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Is it the barbecues, picnics, going to the lake, family holidays and fireworks? Well, not really. Is Fourth of July a note to the freedoms we enjoy everyday? Sort of. But really, what does it signify anymore? Is it a time to sell  more hotdogs in ads that show us grilling out in our backyard, or simply an excuse to buy three cases of beer for the weekend? What is Fourth of July anymore anyway?

A few days ago, my granddaughter who is six stopped in the living room as the ballgame crowd was singing, God Bless America with hands over their hearts and scenes of the American flag blowing in the breeze over the ballpark. She stood proudly, put her hand over her heart and started singing with them, God Bless America in our living room. And a good friend over for a while sitting to watch the ballgame made a comment of embarrassment that would have shamed her for doing it. And I said, “well sometimes, something has to be important.” That’s true. It can’t be that we are all to sophisticated to join and support respect for our country and what it stands for.

And for days now, that scene rolls about in my mind, of my granddaughter innocently and grandly showing her patriotism in the safety of her own space joining with others on the tele box at the ballgame doing the same thing. And, more and more, I’ve thought about those few minutes of our friend’s reaction being so out of place and bizarre in a sense, and yet, understandable in a time when overt shows of pride in our nation are not for the modern and sophisticated every day person (unless at the ballgame in person or at some public rally specific to it.)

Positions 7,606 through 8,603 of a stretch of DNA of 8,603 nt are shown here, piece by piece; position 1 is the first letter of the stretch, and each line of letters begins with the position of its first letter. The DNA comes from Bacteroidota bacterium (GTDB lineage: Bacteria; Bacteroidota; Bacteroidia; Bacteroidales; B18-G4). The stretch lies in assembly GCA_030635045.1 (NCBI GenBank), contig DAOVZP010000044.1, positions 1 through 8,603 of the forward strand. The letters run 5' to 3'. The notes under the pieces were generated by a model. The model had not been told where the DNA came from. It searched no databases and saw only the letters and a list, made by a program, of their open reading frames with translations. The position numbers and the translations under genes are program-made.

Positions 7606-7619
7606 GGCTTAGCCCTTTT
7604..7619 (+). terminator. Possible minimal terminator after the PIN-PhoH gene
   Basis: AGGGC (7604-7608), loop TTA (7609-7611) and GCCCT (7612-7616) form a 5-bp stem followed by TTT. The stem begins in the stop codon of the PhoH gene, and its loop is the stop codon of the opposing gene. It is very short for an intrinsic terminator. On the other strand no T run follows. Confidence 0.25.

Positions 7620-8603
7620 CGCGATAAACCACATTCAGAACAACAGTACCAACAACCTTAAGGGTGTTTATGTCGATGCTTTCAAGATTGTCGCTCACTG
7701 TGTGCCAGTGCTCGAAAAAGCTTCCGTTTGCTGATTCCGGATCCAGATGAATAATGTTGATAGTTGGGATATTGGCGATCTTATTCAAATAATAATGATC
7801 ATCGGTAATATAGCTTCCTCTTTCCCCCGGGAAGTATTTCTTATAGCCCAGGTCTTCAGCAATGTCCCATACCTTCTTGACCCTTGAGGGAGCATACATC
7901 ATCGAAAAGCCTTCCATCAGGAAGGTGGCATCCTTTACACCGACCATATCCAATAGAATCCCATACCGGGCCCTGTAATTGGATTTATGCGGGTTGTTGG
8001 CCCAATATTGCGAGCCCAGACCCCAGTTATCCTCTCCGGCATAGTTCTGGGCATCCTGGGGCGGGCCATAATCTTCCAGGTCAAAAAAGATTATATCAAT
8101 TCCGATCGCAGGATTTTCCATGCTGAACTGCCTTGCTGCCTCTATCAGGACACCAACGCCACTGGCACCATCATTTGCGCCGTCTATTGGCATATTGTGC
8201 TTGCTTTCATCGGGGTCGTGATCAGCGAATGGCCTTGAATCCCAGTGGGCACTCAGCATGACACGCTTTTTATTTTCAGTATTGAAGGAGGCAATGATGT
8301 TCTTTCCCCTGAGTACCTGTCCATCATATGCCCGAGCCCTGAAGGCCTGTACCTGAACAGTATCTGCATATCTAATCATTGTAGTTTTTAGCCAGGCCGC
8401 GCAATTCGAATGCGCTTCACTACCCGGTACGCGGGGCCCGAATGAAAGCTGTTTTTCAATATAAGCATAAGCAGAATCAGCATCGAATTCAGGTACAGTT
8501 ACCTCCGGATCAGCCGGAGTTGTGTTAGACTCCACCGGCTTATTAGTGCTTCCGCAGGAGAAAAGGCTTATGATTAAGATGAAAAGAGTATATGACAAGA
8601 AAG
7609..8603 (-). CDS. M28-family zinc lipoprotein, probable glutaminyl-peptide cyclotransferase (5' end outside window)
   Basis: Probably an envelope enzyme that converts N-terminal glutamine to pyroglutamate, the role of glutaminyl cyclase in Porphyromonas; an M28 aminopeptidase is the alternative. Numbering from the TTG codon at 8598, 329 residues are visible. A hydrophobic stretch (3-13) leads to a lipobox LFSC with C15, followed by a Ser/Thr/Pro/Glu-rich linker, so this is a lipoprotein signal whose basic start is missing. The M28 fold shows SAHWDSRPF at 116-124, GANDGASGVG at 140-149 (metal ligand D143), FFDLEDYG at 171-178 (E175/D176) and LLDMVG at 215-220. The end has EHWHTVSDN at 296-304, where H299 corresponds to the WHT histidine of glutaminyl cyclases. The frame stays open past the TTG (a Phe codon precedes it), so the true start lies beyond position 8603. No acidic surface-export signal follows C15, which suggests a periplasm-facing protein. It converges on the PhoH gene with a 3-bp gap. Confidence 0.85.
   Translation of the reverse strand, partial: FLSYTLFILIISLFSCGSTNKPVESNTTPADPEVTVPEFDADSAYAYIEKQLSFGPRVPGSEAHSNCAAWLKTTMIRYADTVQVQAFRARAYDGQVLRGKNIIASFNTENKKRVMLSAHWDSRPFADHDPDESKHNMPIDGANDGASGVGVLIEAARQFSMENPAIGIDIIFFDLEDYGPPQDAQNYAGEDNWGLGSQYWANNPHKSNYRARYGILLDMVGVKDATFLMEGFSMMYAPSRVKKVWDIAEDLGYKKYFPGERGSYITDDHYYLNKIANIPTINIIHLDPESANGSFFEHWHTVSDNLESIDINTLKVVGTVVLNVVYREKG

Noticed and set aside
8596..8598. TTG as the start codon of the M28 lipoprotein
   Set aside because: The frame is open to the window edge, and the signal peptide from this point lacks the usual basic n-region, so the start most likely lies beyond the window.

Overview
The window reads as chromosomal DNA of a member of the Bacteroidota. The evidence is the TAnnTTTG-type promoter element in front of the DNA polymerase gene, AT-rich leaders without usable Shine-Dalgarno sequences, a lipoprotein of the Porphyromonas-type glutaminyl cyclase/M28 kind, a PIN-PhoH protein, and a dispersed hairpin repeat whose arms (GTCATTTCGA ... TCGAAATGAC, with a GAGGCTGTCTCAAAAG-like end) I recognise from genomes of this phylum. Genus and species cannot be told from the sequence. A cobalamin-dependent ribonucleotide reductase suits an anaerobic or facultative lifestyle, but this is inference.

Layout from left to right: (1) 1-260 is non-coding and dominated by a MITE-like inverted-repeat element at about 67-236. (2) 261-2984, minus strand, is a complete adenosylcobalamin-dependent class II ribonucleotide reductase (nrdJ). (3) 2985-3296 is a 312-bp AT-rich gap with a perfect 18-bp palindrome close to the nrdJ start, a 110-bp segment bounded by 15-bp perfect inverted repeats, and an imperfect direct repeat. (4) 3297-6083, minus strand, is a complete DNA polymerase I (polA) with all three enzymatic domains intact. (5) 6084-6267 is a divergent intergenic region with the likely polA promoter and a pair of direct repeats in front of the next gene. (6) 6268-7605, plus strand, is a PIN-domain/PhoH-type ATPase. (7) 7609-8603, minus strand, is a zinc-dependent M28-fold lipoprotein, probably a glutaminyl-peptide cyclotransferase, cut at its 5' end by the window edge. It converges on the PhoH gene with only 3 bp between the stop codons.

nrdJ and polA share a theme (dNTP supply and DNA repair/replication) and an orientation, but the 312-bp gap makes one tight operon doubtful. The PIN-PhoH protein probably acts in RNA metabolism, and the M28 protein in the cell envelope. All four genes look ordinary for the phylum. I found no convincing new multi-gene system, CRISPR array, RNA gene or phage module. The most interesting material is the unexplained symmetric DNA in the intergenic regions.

And, I’ve thought about the freedoms to do what we would choose in our own homes, how it is very bizarre for it to be socially unacceptable to stand and sing the National Anthem or America the Beautiful, to join in saying the Pledge of Allegiance, to salute for a parade of soldiers on the tele (even in person at the parade), or to put hand over heart and stand when appropriate to the event we are watching on the TV singing with the National Anthem as the crowd does. How bizarre a lack of freedom that is, in the very country where those freedoms have been fought for, paid for, died for, won for and firmly established. Really, that is strange.

As I think about it, I’m reminded of a recent conversation with one of my daughters in their late 20’s who told me when I was designing tshirts for the Fourth of July and things with the American flag on them, that it has been unpopular and not trendy to wear a shirt with the American flag on it for the Fourth of July. And, yesterday she explained that most people don’t want to wear or carry things in red, white and blue for the Independence Day events, whether it is a headband, party sunglasses, hats or a stick with streamers on it.

I’m not sure if this is true because around the Fourth of July weekend there is lots of those things sold, but maybe it is unpopular or has been recently unpopular for people to embrace those things to use for celebrating the Fourth as an expression of their love for America. Maybe it is okay to have red, white and blue balloons attached to the mailbox to show their barbecue is happening in the backyard for the Fourth of July, but not to wear a shirt that shows those colors or an American flag or says USA. That is bizarre too.